The 504 loan eligibility requirements and application are somewhat different from those of other loan options. The SBA states that to be eligible for a 504 loan you must “Have a tangible net worth of less than $15 million and have an average net income of less than $5 million after federal income taxes for the two years preceding your application.” These loans are only financed through SBA certified and regulated Certified Development Companies (CDCs). Additionally this loan application requires a 504 loan authorization package that can be found on the SBA site as a link on the 504 loan page. The repayment of these loans takes place over a longer period of 10 to 20 years with varying interest.
SBA Express Loans are similar to SBA 7(a) loans, however they are not directly through the SBA but rather through https://www.sbaexpress.loans/. These express loans provide a fast turnaround time for potential borrowers with approval or denial received within 36 hours, and funds, if approved, within 90 days. All the other forms of SBA loans take significantly longer. Additionally, unlike 7(a) loans, express loans only provide business owners with up to $350,000. This is plenty for many small businesses such as an All County® property management franchise, however for larger business startups it may not provide enough. In those cases the 7(a) loan would be the better move with its higher limit and similar uses. Like a 7(a) loan, express loans can be used for long or short term working capital as well as for purchasing real estate, equipment, machinery, and materials, construction or renovation projects, establishing, acquiring, or expanding a business, and refinancing existing business debt. The repayment terms for an Express Loan are similar to those of the 7(a) loan as well, with a 5-10 year payment period except for in the case of real-estate which may be up to 25 years. No collateral is required for loans under $25,000.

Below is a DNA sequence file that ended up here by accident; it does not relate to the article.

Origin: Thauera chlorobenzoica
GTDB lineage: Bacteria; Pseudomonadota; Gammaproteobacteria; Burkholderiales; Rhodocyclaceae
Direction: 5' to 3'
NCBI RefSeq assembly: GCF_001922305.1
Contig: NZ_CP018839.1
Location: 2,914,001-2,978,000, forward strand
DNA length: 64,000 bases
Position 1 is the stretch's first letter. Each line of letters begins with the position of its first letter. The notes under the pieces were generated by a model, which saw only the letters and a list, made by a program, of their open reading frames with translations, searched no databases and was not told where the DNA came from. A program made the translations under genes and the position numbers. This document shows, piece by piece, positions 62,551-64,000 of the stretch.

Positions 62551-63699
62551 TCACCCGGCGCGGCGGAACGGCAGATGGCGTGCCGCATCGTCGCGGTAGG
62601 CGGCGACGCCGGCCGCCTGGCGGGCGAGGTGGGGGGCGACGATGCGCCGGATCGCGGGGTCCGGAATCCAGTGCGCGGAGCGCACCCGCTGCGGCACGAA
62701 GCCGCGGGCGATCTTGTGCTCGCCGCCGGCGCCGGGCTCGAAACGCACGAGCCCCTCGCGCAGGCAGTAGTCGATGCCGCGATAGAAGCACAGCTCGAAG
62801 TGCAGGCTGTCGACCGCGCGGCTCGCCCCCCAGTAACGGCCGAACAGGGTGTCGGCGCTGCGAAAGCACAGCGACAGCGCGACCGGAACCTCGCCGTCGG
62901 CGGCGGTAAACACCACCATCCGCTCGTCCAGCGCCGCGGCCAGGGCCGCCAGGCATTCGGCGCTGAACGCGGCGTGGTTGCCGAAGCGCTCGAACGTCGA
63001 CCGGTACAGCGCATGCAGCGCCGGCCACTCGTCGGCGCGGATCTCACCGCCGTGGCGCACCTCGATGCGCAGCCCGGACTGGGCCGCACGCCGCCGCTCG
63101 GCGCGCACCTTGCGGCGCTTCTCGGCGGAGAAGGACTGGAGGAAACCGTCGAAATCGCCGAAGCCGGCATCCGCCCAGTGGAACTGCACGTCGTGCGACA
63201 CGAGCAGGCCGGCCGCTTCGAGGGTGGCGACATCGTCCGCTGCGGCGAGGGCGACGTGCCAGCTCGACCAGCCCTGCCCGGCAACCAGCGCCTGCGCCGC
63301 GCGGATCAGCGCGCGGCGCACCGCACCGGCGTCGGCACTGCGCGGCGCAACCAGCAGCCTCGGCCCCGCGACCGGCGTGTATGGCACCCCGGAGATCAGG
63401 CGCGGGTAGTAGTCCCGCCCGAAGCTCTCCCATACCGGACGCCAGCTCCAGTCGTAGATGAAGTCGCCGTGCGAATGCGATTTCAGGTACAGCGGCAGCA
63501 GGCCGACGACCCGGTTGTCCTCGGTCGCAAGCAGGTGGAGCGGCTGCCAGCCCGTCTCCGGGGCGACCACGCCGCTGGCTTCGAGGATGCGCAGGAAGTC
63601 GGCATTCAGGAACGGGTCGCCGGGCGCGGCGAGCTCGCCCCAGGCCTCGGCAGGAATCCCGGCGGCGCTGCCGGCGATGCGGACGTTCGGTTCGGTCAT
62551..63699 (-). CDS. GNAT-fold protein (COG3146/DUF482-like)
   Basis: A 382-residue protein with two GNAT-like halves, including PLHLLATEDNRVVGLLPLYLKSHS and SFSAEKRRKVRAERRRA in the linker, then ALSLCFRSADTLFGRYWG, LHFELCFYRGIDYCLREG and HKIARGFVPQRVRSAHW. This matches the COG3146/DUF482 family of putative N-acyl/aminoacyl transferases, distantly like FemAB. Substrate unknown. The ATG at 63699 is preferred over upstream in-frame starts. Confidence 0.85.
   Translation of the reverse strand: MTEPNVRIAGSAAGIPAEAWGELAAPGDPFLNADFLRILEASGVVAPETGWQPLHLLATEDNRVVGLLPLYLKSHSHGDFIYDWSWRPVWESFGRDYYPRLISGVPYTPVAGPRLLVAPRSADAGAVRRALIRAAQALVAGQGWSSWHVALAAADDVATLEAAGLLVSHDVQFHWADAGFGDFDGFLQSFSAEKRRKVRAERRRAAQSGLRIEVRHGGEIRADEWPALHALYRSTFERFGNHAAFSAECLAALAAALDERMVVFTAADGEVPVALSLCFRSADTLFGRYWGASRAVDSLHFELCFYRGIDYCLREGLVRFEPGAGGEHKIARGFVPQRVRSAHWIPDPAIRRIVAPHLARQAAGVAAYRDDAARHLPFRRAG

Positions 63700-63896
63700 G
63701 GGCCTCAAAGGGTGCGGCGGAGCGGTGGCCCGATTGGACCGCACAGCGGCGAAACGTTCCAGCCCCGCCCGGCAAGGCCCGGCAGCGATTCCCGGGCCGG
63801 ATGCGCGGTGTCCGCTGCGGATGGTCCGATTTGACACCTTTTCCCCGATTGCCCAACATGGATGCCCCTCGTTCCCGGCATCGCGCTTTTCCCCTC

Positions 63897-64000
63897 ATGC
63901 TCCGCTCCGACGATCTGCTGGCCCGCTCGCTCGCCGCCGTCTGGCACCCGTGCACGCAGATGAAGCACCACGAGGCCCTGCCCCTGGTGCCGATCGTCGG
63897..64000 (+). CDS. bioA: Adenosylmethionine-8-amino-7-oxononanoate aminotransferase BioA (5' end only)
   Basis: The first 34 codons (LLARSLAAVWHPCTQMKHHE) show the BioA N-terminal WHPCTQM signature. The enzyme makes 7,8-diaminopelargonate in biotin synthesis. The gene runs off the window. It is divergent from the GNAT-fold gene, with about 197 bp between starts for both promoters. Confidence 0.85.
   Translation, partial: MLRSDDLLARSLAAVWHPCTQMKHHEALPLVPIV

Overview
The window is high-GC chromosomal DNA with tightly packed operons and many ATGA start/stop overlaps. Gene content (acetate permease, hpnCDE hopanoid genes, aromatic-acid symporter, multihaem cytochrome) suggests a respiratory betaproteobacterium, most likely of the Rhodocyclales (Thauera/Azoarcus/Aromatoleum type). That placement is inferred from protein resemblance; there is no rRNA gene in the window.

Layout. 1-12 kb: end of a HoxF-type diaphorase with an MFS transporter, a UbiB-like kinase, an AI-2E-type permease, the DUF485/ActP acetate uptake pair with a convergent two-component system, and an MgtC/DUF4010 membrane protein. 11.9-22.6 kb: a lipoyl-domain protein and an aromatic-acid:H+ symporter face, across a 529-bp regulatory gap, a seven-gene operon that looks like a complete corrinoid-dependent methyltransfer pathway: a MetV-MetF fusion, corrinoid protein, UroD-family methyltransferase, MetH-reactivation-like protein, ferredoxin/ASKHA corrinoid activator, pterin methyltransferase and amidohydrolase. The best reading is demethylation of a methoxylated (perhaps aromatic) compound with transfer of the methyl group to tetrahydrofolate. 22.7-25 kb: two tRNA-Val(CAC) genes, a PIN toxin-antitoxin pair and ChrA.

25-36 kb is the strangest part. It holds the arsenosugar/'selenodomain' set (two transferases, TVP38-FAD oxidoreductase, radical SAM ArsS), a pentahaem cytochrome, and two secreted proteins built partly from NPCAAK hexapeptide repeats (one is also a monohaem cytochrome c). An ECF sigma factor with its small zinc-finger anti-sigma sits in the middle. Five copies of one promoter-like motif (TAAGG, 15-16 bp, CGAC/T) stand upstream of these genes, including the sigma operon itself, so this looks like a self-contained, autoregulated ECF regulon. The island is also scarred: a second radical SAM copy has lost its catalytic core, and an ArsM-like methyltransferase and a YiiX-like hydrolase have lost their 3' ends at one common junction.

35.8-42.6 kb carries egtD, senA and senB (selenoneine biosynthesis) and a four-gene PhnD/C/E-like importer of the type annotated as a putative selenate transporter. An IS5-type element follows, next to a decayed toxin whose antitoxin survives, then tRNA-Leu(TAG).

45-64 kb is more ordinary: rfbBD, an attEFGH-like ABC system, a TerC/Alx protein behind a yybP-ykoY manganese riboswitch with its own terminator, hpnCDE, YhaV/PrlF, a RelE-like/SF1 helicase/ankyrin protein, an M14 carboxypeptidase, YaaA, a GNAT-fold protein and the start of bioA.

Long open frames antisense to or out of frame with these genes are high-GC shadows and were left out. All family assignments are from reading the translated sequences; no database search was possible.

Microloans are, as the name implies, smaller loans up to $50,000 given to assist in the creation and expansion of small businesses. They can be used for most purposes to fix or improve your business including working capital, inventory, equipment, and supplies. Real estate and the payment of existing debts are the two uses barred by microloan rules. To apply for a microloan you will work more closely with your SBA approved intermediary to get loans from specific nonprofit or community based organizations. A form of collateral and the personal guarantee of the business owner may be required for these types of loans. The repayment of a microloan must be complete within 6 years, however the terms and interest rates of the loan repayment will vary by circumstance.
SBA Loans Summary
SBA Loans in Practice
Many All County® franchisees have utilized SBA loans to get their property management businesses up and running smoothly. They use the money for startup costs including their lease, equipment, technology, and supplies, signs and marketing, various professional fees and deposits, and whatever other charges happen to come up within the early stages of business operation.
There are many forms of funding available for those who wish to start their own small business. With help from the SBA you can use 7(a), 504, or microloans to build the business of your dreams. Here at All County® we encourage the use of SBA loans if you do not have access to the capital needed to fund your new franchise, because we know that they can help you get off the ground and build a property management franchise you can be proud of.